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A History of the Swedish People: Volume II: From Renaissance to Revolution Paperback – February 7, 2005
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Throughout these various wars and depredations, Moberg observes that it was the forest that served as a refuge for the common Swedish peasant. There he could retreat from invading armies. Many of these armies were constituted of German mercenaries--bringing to mind the Hessians sent by England to fight the American colonists who were my ancestors. The forest also served as the proper venue for guerilla warfare where the peasants often had the upper hand when pitted against the King's soldiers. Moberg points out that it was only in Denmark where Scandinavians were reduced to serfdom, as the plains of Jutland did not offer the respite provided by the forests of Sweden or the mountains of Norway.
In times of famine the forest was also a source of food. The Swedish peasant was able to use the membrane between the bark and wood of the tree as an ingredient for bread.
These accounts of the forest as a refuge calls to mind what my grandmother once told me about the American Civil War--as told to her, in turn, by her own grandmother (my great-great-grandmother):
"When the soldiers came they hid the cattle in the woods," said my grandmother.Read more ›
Unlike most history books of the era, though, this one is written with a definite slant. Moberg became disillusioned with the heroic history that he had been taught in his school days, finding that the great men and women of Swedish history actually had feet of clay that made their enshrining ludicrous. Embracing socialism in everything, he sought to write a book that reached past the kings and bigwigs of history, and told the story of the men and women that made the country everything that it was.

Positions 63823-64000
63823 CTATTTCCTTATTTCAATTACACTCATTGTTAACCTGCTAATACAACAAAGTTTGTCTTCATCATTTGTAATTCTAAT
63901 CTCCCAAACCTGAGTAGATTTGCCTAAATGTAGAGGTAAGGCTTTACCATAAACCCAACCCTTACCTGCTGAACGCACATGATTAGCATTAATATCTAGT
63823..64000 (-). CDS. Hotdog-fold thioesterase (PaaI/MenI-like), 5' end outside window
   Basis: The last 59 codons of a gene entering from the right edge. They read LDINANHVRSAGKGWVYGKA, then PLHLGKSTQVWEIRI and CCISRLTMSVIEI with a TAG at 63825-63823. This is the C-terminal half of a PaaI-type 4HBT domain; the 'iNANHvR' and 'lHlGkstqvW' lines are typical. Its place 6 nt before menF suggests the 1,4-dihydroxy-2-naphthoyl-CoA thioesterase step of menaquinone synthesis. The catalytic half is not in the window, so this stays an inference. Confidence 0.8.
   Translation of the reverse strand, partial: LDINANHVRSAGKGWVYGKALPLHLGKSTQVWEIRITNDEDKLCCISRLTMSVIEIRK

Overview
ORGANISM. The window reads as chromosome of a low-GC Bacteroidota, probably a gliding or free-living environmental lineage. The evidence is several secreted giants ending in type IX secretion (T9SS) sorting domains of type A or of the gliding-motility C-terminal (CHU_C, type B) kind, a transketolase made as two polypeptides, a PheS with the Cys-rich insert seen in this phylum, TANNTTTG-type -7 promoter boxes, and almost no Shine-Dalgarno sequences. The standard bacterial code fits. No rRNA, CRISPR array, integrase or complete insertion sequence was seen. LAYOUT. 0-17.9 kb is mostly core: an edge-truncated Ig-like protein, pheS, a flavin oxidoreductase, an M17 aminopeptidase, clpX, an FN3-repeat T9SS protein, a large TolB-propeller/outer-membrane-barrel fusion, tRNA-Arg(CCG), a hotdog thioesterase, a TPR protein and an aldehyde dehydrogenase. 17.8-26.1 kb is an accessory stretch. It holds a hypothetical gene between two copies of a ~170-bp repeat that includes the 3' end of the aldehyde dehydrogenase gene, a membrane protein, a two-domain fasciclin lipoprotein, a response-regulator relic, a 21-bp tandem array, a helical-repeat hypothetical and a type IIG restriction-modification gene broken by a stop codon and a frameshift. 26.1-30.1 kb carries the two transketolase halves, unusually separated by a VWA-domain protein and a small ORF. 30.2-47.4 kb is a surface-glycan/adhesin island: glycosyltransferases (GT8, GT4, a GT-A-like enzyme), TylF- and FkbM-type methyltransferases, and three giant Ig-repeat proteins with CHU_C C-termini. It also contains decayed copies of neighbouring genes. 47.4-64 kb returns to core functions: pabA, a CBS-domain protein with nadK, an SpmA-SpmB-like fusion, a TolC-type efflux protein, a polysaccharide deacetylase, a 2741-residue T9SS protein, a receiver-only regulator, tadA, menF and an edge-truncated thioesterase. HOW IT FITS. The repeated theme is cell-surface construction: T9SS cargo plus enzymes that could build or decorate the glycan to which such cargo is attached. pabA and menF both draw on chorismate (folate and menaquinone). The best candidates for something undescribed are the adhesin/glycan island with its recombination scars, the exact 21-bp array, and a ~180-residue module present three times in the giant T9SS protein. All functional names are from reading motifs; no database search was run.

The book is quite iconoclastic, poking fun at many people who figure large in other history books – kings, soldiers, and magnates. In many ways it is a book ahead of its time, refusing to genuflect before anyone, and making for some humorous and fascinating reading. My one complaint against this book is that it contains no index, which limits its usefulness for everyday use (at least in the 1973 edition that I have access to).
So, if you are interested in reading a history of Sweden that is not like any other, or if you are interested in reading the thoughts of the great Vilhelm Moberg, then I highly recommend this book to you.
Most Recent Customer Reviews
This book is more factual and will take a while to finish reading. Not a novel for pure enjoyment. Informative.Published 23 months ago by University Instructor
Very good book. Lots of good History. I am catching up on family heritage. This book really gives some good informationPublished on September 4, 2013 by Diane G.
I haven't had time to read the book yet but i appreciate the prompt service. I don't appreciate the hassle of filling out this review.Published on June 18, 2013 by Scott Holland
Wilhelm Moberg is an amazing author. I've found all of his works to be insightful and interestingly written. Read morePublished on May 17, 2013 by Mark Fritch
I found this book to be very interesting. The author has a different topic for each chapter, and puts in his own opinions on some of the historical events! Read morePublished on April 26, 2009 by A. Stark